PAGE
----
But Americans can't afford to wait: while the Senate is on vacation, over 400,000 people will lose their health coverage.2
Every member of Congress needs to hear—quickly—that voters want them focused on health care now, not running off on vacation. Click below to sign our "Don't go!" petition, which we'll deliver to congressional offices today:
The petition says: "Don't go on vacation without acting on health care. Americans don't get a break from the health care crisis, and Congress shouldn't get a break until they vote on the bill."
Every day, 14,000 Americans lose their health coverage.3 And every week, 17,000 file for bankruptcy because they can't pay their medical bills.4 The notion that we can afford a delay when real people's lives are at stake is mind-boggling.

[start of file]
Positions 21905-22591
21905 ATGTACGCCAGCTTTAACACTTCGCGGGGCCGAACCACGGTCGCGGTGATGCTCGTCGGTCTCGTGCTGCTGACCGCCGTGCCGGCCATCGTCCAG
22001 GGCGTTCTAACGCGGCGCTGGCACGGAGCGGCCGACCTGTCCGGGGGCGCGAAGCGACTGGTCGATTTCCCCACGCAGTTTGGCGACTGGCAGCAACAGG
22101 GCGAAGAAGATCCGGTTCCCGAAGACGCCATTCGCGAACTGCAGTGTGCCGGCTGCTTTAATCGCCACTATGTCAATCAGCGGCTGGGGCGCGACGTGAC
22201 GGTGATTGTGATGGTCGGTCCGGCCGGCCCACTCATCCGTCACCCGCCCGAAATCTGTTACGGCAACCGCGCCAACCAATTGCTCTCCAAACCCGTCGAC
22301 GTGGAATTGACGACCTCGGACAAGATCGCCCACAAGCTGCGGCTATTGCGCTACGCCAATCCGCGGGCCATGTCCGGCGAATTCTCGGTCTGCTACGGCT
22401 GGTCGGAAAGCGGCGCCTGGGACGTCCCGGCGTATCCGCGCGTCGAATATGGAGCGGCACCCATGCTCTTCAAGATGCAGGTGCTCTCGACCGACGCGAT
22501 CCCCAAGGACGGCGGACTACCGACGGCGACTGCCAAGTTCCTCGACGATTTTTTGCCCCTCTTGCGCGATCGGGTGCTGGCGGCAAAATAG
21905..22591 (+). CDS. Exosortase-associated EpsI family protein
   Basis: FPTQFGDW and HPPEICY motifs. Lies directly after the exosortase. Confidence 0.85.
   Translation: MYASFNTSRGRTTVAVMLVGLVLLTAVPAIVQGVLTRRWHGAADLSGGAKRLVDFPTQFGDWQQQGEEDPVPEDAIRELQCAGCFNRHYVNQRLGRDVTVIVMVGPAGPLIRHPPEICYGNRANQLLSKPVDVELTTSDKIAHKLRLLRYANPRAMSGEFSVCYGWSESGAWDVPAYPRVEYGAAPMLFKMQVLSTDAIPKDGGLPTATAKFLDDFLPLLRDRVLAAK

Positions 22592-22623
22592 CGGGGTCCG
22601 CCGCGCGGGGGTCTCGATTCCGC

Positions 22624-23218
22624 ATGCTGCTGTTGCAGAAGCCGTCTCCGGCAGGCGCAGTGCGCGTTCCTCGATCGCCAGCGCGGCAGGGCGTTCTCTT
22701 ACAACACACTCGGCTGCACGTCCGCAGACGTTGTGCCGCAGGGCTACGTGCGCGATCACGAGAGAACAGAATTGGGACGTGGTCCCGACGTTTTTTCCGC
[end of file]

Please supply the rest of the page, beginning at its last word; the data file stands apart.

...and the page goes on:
The key to winning this fight is to generate the biggest outcry we can, as quickly as possible. After you sign the petition, send it around to your friends, link to it on Facebook and Twitter, and also make a phone call to your member of Congress.
Failing to deliver reform isn't an option here—not when our broken system just gets worse every day. Can you sign the "Don't go!" petition to Congress right away?
Thanks for all you do.
–Nita, Kat, Ilya, Daniel, Peter, and the rest of the team
1. "Senate Won't Vote on Health Care Overhaul Before Recess," The New York Times, July 23, 2009.
4. "Three Weeks in America Without Health Reform," The NOW! Blog, July 17, 2009.
Even if -- perhaps especially if -- you're one of those people who never signs petitions, please sign this one.
How many deaths will it take 'til they know that too many people have died . . .?